Recognition of this source of infection led to the imposition in 1988 of a ruminant feed ban that by 1992 had turned the epidemic around, but the loss of some 180,000 cattle to date has brought the British livestock industry to its knees. BSE has also echoed through the tallow, gelatin, and pharmaceutical industries, all of which make use of bovine-derived products for human use, and even the blood-bank community has been seriously affected by virtue of the uncertainty about infectivity in blood donations from patients incubating vCJD. There are presently just over 90 verified cases of vCJD in the UK (plus 3 in France and 1 in the Republic of Ireland), and the number continues to grow at the rate of about 10-20 new cases per year: whether they represent a small group of susceptible individuals, or the leading edge of a major epidemic is still moot.
Despite these battle scars from engagements in applied science, we can look back with some satisfaction upon the accomplishments in basic science during the century now drawing to a close, and expect that during the early years of the 21st century, most of the remaining uncertainties will be resolved. These can be grouped into four broad categories: precise characterization of the infectious agent, elucidation of the mechanism of agent replication; prevention or treatment of disease; and continued exploration for other candidate diseases.
Although PrP is beyond doubt a necessary component of the infectious agent, formal proof that it is by itself infectious is still lacking. Such proof may come from continuing attempts to demonstrate a parallelism between infectivity and test-tube conversion of normal to abnormal protein, or the creation of a synthetic PrP-like protein that by itself is capable of transmitting disease to experimental animals.
Precise characterization of the PrP amyloid will not solve the question of its “replication”. What is it about PrP amyloid (as distinct from other types of amyloid) that gives it the ability to replicate and transmit disease to new hosts? We know that the amyloid of Alzheimer’s disease also comes from a normal host protein that in diseased individuals accumulates in the brain, but it does not have the ability to transmit disease to a healthy individual. Why this difference?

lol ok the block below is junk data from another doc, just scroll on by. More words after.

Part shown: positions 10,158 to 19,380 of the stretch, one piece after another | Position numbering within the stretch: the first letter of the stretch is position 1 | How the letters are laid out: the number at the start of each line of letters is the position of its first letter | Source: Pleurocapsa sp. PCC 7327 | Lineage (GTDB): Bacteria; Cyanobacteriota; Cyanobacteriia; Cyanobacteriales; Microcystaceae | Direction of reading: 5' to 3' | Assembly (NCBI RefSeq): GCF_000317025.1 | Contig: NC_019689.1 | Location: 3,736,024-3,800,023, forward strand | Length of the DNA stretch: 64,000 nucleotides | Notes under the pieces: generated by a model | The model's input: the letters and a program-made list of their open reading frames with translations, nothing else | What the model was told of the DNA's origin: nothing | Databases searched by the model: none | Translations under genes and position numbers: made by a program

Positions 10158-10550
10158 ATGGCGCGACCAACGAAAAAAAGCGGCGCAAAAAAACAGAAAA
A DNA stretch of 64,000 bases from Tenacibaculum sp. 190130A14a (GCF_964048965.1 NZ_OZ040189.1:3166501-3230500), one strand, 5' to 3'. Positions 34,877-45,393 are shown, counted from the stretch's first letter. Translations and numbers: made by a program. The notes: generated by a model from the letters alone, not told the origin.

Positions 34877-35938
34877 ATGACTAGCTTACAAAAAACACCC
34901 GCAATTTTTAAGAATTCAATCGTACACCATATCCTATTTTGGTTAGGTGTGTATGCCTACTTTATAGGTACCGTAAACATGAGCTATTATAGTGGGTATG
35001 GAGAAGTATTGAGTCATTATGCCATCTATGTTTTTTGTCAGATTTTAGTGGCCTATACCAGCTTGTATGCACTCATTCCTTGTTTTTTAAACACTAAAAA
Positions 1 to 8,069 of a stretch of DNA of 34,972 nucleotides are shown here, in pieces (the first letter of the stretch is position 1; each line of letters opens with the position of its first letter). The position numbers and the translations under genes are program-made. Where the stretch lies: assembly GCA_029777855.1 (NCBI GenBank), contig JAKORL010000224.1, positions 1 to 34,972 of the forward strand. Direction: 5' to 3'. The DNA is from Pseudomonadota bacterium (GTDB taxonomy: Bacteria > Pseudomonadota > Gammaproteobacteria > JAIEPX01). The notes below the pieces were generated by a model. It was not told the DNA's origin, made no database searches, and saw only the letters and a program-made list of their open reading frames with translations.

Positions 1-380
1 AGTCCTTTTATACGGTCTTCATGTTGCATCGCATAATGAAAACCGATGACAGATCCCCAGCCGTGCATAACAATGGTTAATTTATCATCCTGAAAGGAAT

Neither of these two unknowns need inhibit research into disease prevention and therapy, which may come from a more general understanding of the process of amyloid formation. Chemical manipulation of the cellular pathways involved in PrP metabolism, or interference with the protein transformation to amyloid could become viable therapeutic approaches, and efforts to arrest and even reverse amyloid accumulation in experimental models are already beginning to show promise. Similarly, manipulation of the PrP gene (or its expression) in familial forms of disease will become feasible when genetic engineers overcome the technical problems that have generally prevented the successful results obtained in mice to be duplicated in humans.
Finally, we must continue to keep alert to the possibility that other diseases without known cause may share the apparently unique pathogenic mechanism of TSE, and so be susceptible to the same therapeutic approaches. We should also be prepared to admit that however interesting as a biological phenomenon, “replicating proteins” may not be found to cause other more numerically important disorders, but may forever remain confined to the small group of presently recognized “prion diseases” that pose (for the moment) a comparatively minor burden to public health.
Figure. Schematic 3-dimensional structural transformation of normal (left) to the abnormal (right) ‘prion’ molecule, showing the partial conversion of alpha helices (coils) to beta sheets (arrow ribbons).
Note: A more detailed version of this review, including references, can be found in: The British Medical Journal, volume 317, (19-26 December 1998), pp. 1688-92.